From Pond Scum to Power

  • By Melissa Salpietra
  • Posted 06.01.09
  • NOVA scienceNOW

With concern about the use of petroleum-based fuels at an all-time high, biodiesel is experiencing a popularity surge. And algae—otherwise known, to some, as pond scum—are grabbing headlines as the next potential biodiesel superstar. But how and why do algae make oil? And why do they make so much of it? In this audio slide show, U.C. Berkeley's Kris Niyogi describes the process and its potential.

Launch Interactive

In this animated primer, learn why algae and other plants make oil, and how algae oil gets converted to biodiesel.


Images and Stock footage

(Kris Niyogi)
© Courtesy Kris Niyogi
© Effinity Stock Photography/istockphoto
(textured background)
© delirium /istockphoto
(algae on pond)
© Joetex1/istockphoto
(Lyngbya cyanobacteria, Netrium algae, filamentous green algae, Botryococcus algae)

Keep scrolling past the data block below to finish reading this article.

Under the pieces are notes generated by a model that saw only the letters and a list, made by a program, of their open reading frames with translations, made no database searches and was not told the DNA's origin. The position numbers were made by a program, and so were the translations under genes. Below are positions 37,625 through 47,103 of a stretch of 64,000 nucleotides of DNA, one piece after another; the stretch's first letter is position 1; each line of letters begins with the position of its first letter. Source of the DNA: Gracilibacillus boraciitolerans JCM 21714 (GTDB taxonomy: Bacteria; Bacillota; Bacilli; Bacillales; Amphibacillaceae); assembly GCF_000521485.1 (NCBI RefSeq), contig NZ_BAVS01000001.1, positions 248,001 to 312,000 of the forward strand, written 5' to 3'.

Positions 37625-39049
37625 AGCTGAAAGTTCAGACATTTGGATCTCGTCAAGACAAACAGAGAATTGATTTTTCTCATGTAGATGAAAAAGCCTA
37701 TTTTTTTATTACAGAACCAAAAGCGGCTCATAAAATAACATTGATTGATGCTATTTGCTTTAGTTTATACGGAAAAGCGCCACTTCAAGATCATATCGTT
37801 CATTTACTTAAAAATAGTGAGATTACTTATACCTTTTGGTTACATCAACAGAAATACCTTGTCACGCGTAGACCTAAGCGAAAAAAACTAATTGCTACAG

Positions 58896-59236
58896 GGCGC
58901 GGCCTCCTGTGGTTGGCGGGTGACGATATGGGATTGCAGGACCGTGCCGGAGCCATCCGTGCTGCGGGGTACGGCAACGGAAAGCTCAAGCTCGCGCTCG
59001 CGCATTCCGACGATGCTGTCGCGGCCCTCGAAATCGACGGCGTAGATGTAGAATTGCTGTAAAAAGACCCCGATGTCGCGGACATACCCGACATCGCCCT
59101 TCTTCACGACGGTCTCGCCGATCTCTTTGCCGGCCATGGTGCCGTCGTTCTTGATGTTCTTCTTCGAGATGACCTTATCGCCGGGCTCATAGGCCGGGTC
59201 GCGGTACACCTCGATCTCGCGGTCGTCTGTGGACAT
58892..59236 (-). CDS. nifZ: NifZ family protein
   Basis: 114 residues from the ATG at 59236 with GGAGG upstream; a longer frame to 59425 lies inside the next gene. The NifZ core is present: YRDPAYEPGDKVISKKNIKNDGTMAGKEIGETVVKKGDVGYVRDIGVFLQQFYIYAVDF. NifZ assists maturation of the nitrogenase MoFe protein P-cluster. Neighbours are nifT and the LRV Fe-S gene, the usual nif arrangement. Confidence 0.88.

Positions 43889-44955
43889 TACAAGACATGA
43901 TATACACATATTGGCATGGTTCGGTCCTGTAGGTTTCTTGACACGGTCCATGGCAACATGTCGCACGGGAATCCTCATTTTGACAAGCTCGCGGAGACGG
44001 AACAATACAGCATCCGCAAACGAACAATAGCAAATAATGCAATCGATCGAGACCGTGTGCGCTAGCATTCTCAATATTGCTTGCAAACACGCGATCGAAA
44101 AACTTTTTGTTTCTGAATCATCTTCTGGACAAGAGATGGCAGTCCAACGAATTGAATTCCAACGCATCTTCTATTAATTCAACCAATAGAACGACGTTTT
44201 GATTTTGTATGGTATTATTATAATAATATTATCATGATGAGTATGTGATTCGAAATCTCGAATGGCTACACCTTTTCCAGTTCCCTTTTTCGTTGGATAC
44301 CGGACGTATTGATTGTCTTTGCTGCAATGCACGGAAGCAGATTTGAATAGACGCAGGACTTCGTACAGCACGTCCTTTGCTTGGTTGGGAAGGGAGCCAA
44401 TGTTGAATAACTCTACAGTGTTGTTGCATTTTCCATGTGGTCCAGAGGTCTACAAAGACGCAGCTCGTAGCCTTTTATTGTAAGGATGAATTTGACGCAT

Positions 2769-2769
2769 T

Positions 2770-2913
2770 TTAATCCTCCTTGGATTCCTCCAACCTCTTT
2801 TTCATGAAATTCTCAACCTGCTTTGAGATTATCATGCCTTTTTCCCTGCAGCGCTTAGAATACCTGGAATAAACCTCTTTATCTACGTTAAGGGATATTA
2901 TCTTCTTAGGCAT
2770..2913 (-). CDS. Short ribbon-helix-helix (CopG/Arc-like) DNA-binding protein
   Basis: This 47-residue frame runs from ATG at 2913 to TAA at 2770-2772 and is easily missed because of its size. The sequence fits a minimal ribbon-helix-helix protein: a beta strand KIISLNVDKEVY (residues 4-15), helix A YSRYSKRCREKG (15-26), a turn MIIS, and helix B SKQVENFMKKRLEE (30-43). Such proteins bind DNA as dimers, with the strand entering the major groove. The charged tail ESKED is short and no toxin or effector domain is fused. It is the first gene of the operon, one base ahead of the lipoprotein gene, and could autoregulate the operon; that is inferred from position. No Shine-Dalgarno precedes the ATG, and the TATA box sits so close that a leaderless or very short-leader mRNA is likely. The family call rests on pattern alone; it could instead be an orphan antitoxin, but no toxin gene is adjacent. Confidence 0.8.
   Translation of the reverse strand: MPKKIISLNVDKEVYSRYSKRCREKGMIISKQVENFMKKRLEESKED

© Nancy Nehring/istockphot
© Tammy616/istockphoto
© BeholdingEye/istockphoto
(sun, water, oil droplet)
© O'Luk/istockphoto
© Daniele Comello/istockphoto, segniedi/istockphoto
© Nancy Nehring/istockphoto
© JulieVMac/istockphoto
(water video)
© Forrestbro/istockphoto
(cell, sugar, fatty acid)
© WGBH Educational Foundation
(oil bottle)
© Sapsiwai/ustockphoto
(tractor mowing)
© Eagle Eye Imaging/istockphoto
(algae on pond)
© alexeys/istockphoto
(aerial of algae pond)
© Blue Lemon Photo/istockphoto
© bedo/istockphoto
(gas jug)
© James Brey/istockphoto

Related Links

  • Algae Fuel

    In the search for alternatives to gasoline, are algae the answer?

  • Algae Fuel: Expert Q&A

    Biologist Kris Niyogi of U.C. Berkeley answers questions about all things algal.

  • Putting Bacteria to Work

    Bacteria help us in all kinds of ways, from fermenting foods to aiding medicine, cleaning oil spills to mining minerals.


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